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Russell Foster has a background in multiple disciplines which informs his approach to European and International Studies. From 2003-2006 he read History at Corpus Christi College, Cambridge, specialising in imperial history and Modern European political history. From 2008-2010 he took MA degrees in International Politics and Human Geography at Newcastle University. His PhD, funded by the ESRC, approached the EU as an empire. During the PhD he was the first ESRC Visiting Scholar to the College of Liberal Arts, Virginia Tech, USA. His doctorate was awarded summa cum laude in 2013 and subsequently published as Mapping European Empire: Tabulae Imperii Europaie  (London: Routledge 2015). From 2015-2016 Russell was Marie Skłodowska-Curie International Fellow in the Department of European Studies, University of Amsterdam, researching the relationship between the EU’s symbols and European identity. From 2016-2019 Russell was a Leverhulme Early Career Fellow at the Department of European and International Studies, King’s College London, researching the relationship between nationalism, European identity, and Brexit. He commenced as an AEP Lecturer in British and European Politics in May 2019.


  • European identities
  • Brexit and euroscepticism
  • European integration
  • The far right and new right
  • Nationalism and national identities
  • The EU and Brexit in culture
  • Empire and imperialism

Russell’s research focuses on political and national identities in a rapidly changing, and increasingly toxic, world. Old national identities based on nation-states or ethnicities increasingly compete with new group identities which transcend borders, and which borrow ideas and structures from across the political spectrum to create new ideologies that appeal to new groups of disillusioned, disenchanted people. At the same time, Brexit and rising Euroscepticism have demonstrated that multiple and mutually hostile “European” identities exist, which compete with each other and against old and new national identities. Identitarianism and white transnationalism are examples of new group identities which present new and significant challenges, and which require new understandings of politics in a rapidly polarising world. Russell welcomes PhD applications to study in this field.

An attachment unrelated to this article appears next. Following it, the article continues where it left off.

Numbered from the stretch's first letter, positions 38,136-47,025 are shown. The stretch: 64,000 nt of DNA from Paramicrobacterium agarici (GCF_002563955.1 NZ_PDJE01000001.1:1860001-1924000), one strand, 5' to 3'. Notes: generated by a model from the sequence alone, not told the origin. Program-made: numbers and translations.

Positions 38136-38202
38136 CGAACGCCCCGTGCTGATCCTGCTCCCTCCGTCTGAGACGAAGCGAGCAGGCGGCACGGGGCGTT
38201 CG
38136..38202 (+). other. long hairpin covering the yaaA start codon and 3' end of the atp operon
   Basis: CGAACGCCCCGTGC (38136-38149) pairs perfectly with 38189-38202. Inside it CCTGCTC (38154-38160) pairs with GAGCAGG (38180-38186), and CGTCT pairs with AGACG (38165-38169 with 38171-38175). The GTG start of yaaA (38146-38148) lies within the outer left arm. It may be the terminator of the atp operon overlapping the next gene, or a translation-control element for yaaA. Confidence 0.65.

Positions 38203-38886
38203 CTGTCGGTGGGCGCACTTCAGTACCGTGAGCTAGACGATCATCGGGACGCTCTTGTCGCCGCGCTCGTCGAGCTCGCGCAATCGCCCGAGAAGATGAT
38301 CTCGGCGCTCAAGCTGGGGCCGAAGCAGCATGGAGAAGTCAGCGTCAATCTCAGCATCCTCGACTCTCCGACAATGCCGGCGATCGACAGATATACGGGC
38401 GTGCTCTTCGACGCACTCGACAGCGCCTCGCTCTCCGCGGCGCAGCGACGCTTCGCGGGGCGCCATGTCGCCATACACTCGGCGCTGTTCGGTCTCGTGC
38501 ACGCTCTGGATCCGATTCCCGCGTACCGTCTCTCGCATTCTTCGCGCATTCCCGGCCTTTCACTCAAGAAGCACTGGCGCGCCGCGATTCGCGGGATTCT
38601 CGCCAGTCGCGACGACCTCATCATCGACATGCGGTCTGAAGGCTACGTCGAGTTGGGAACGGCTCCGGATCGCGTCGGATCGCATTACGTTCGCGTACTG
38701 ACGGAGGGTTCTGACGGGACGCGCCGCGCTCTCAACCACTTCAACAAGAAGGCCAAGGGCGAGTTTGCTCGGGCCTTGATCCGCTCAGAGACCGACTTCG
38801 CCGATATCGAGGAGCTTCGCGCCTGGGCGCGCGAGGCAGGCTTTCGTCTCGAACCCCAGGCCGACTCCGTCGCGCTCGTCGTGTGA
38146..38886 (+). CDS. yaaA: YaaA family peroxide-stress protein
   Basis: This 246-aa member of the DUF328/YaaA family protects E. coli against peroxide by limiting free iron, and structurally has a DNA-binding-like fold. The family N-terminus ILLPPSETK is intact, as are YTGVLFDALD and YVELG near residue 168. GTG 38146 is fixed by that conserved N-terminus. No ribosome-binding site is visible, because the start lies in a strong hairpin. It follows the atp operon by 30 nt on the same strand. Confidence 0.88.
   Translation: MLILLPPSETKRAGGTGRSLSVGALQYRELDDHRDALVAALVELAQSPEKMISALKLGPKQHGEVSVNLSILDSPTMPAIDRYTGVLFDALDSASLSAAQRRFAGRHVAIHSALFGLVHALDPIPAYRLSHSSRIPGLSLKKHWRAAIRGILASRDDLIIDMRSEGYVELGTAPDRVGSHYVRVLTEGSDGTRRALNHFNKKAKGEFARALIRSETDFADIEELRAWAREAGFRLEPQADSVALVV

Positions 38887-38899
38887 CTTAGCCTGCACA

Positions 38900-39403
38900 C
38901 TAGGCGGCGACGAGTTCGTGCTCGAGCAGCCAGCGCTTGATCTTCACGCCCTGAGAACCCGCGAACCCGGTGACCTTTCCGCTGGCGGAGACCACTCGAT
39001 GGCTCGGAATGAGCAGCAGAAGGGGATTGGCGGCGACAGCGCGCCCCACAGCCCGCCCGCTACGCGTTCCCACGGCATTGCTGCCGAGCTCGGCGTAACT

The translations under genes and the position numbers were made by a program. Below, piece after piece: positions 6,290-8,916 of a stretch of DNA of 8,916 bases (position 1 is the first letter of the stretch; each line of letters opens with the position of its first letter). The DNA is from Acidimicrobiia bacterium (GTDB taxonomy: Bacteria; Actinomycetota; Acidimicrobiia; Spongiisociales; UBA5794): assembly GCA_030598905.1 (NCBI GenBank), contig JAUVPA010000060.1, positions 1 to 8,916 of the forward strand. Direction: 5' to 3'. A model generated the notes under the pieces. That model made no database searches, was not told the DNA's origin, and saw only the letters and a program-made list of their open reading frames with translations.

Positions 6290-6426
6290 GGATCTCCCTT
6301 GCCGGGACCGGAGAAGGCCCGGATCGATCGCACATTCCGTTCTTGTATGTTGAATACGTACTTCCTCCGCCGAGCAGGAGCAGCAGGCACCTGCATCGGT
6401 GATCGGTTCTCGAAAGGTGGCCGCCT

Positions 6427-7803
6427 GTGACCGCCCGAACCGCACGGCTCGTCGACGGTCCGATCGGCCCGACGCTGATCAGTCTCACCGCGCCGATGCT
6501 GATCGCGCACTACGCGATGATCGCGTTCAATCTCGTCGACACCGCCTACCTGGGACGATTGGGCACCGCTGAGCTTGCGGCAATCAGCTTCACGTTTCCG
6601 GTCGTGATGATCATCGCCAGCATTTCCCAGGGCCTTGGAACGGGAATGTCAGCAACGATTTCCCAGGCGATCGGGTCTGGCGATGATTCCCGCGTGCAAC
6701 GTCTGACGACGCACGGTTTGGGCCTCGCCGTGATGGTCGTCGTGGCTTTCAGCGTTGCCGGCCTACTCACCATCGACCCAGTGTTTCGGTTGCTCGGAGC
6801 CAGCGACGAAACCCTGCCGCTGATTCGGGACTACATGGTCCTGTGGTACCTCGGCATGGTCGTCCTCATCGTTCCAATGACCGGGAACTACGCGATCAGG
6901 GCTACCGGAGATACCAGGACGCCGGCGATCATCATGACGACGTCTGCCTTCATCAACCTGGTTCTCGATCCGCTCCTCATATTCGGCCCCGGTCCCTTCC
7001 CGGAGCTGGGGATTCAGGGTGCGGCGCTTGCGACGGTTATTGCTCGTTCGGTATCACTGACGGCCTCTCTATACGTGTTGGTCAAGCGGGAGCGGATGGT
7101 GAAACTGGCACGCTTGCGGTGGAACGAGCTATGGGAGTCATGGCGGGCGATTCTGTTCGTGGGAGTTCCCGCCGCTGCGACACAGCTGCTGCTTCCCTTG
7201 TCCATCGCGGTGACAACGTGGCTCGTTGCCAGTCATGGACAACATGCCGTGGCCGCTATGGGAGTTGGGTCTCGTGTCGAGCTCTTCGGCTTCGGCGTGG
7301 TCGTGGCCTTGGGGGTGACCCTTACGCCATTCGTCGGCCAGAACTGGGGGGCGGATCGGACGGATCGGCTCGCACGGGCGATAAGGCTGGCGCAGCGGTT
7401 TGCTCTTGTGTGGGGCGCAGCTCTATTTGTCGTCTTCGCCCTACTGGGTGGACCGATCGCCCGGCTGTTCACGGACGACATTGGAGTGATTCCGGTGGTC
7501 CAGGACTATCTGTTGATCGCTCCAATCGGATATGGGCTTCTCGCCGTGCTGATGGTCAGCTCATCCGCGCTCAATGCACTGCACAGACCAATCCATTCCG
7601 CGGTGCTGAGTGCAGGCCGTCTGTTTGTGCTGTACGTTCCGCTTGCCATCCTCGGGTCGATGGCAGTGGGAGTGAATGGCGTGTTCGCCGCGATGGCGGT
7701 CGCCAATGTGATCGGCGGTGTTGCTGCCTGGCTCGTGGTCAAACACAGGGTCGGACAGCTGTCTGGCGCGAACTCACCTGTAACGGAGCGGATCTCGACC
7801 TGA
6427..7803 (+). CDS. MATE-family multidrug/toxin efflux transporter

• R. Foster (2019) ‘Cry God for Harry, England and Saint George. Europe and the Limits of Integrating Identity’. Global Discourse (9:1), 67-87.
  • R. Foster and J. Grzymski (eds.) (2019) ‘The Limits of EUrope’, special edition of Global Discourse (19:1).
  • R. Foster (2018) ‘These Are Those That Faustus Most Desires: Identity, Iconography and ‘Europe’ in the Crimea Crisis’, Journal of Contemporary European Research 14 (4): 253-272.
  • R. Foster, N. Megoran, M. Dunn (2017) 'Towards a Geopolitics of Atheism: Critical geopolitics post the War on Terror'. Political Geography (60:2), 179-189.
  • R. Foster (2017) 'The Concept of Empire', in W. Outhwaite and S. Turner (eds.) Sage Handbook of Political Sociology.
  • R. Foster (2015) Mapping European Empire: Tabulae Imperii Europaei. London: Routledge.
  • R. Foster, M. Edward and M. Johnson (eds.) (2014) The Crisis of the Twenty-First Century: Empire in the Age of Austerity. Abingdon: Taylor and Francis.
  • R. Foster (2013) ‘Tabula Imperii Europae: A Cartographic Approach to the Current Debate on the European Union as Empire’, Geopolitics (18:2), 371-402.


Russell has experience teaching modules in politics, political theory, European studies, human geography, political sociology, and political history. He is available to supervise BA, MA, and PhD dissertations on themes linked to his research interests. Russell is currently module convener for: 

Expertise and Public Engagement

Russell is regular analyst for international newspapers, radio, and television, including BBC, CNN, Sky News, MSNBC, the Financial Times, and the Economist. Russell is currently co-convener of the Carlton House Network.

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